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Winds of change

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Canadians have long taken advantage of geography to generate electricity from water: hydroelectricity is our leading renewable energy source. Now Canada’s governments and businesses are investing in new sources of renewable energy.

Our fastest-growing renewable energy sources are wind and tidal energy—clean and abundant sources that are economical to produce and fairly reliable where winds and climate are suitable. In 2000, Canada’s winds and tides were harnessed to produce 971,873 megawatt hours of electricity, more than triple the output in 2000. However, this comprised only 0.2% of the electricity generated in Canada that year. Hydroelectric generators produced 58% of our electricity.

Alberta, already a star in fossil fuels, also generates the majority of Canada’s electricity produced from wind and tide—64% in 2004. Quebec is second, accounting for 19%. Quebec also produces half the country’s hydroelectricity.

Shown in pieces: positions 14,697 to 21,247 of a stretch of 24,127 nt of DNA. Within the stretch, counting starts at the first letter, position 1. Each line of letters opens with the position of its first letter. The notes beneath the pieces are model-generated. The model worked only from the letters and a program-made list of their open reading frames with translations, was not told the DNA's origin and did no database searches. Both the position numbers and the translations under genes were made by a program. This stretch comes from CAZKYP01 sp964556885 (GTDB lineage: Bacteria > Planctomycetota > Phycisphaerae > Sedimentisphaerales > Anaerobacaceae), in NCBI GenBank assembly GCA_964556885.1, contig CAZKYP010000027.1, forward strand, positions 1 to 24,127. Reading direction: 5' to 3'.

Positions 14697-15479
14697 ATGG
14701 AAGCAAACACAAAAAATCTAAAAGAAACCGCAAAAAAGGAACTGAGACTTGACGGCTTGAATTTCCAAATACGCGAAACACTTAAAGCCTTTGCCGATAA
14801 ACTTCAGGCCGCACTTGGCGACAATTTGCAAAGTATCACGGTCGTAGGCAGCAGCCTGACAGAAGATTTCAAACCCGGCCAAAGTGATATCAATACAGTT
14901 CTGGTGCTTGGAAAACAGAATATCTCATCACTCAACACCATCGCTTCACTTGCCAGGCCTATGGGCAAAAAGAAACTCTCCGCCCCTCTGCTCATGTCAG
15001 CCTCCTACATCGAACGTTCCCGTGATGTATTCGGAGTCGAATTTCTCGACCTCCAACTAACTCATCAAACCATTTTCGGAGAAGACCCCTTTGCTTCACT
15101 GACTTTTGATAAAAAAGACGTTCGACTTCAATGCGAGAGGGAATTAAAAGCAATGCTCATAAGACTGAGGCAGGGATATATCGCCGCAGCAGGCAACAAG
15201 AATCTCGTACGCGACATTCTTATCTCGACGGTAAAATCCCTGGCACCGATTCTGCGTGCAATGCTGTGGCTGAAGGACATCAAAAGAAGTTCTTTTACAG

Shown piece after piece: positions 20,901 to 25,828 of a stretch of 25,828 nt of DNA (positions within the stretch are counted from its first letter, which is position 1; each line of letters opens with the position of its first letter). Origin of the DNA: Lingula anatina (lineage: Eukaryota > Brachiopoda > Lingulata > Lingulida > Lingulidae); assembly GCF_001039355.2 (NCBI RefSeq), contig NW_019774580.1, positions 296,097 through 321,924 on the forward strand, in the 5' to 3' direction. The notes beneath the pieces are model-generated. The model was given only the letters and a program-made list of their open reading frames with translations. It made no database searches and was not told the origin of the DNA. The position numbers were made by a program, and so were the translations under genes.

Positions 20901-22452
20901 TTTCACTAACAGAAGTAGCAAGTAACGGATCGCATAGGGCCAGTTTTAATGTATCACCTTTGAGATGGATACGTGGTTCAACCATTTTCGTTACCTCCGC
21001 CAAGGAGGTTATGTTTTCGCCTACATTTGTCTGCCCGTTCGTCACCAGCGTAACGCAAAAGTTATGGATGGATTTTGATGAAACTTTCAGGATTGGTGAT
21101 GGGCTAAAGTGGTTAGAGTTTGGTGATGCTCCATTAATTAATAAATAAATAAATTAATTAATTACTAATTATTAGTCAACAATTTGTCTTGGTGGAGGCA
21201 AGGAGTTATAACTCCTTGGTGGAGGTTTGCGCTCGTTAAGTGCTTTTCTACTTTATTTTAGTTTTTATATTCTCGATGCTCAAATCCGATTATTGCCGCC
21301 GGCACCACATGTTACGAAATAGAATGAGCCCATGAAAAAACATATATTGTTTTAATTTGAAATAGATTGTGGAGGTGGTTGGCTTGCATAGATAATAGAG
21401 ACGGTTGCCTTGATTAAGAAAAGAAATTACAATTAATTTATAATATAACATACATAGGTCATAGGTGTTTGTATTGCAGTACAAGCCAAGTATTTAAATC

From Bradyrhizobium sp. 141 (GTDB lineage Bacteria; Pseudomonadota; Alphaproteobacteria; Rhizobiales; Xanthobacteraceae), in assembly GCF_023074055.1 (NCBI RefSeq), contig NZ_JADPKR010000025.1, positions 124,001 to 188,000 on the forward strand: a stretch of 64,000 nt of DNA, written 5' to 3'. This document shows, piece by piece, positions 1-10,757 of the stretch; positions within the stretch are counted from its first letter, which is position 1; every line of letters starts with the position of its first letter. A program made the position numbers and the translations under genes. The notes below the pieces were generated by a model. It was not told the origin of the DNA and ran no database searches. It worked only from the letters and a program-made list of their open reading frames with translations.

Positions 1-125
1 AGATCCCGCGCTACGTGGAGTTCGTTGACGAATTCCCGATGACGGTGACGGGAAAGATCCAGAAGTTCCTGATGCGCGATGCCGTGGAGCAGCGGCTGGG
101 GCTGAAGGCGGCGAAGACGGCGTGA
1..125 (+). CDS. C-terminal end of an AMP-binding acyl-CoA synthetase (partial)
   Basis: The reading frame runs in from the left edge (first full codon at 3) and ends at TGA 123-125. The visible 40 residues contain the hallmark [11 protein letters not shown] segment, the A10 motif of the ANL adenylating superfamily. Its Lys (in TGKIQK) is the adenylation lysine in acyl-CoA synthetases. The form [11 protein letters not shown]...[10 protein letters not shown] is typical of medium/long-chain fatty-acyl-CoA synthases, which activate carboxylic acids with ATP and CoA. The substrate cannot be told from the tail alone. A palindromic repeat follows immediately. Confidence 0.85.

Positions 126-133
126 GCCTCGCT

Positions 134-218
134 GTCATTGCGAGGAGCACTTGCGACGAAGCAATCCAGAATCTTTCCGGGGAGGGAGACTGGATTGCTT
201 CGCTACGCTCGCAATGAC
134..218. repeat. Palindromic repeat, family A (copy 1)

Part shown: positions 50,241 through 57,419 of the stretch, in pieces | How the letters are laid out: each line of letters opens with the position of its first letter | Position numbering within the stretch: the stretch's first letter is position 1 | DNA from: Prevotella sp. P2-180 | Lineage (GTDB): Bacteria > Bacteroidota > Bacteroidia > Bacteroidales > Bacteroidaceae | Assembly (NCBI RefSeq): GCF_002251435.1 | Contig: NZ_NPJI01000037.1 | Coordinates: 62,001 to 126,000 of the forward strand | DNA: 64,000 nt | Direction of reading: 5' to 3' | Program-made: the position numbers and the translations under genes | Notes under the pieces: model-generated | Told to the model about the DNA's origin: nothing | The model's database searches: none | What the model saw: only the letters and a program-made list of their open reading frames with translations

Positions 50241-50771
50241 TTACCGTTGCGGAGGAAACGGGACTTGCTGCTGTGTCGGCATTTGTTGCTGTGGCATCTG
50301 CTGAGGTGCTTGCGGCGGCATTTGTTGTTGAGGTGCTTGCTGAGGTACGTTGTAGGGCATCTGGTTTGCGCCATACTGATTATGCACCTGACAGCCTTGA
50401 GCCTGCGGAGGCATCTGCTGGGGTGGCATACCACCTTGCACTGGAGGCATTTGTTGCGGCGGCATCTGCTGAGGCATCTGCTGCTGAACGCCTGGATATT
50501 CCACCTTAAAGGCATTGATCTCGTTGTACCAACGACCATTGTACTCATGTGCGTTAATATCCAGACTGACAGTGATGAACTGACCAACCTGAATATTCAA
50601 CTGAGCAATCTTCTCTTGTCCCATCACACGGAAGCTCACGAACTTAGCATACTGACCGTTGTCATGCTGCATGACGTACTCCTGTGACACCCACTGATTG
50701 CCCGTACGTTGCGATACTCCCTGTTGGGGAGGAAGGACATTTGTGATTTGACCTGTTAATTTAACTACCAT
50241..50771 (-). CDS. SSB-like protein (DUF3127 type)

Wind and tidal electricity made up 1% or less of the electricity produced in each province and territory in 2004, with one exception: Prince Edward Island generated 73% of its electricity production from wind and tide.

Other renewable energy sources are being developed. Canadian businesses spent $204 million on research and development (R&D) of alternative energy sources and technologies in 2003. More than 40% of that spending went to technologies to store energy or to alternative fuels, such as ethanol and biodiesel. Improvements to hydroelectric generation accounted for 14% of R&D spending, and solar energy, 11%. Only 7% of alternative energy R&D spending went to biomass energy, carbon dioxide capture and wind power technologies combined.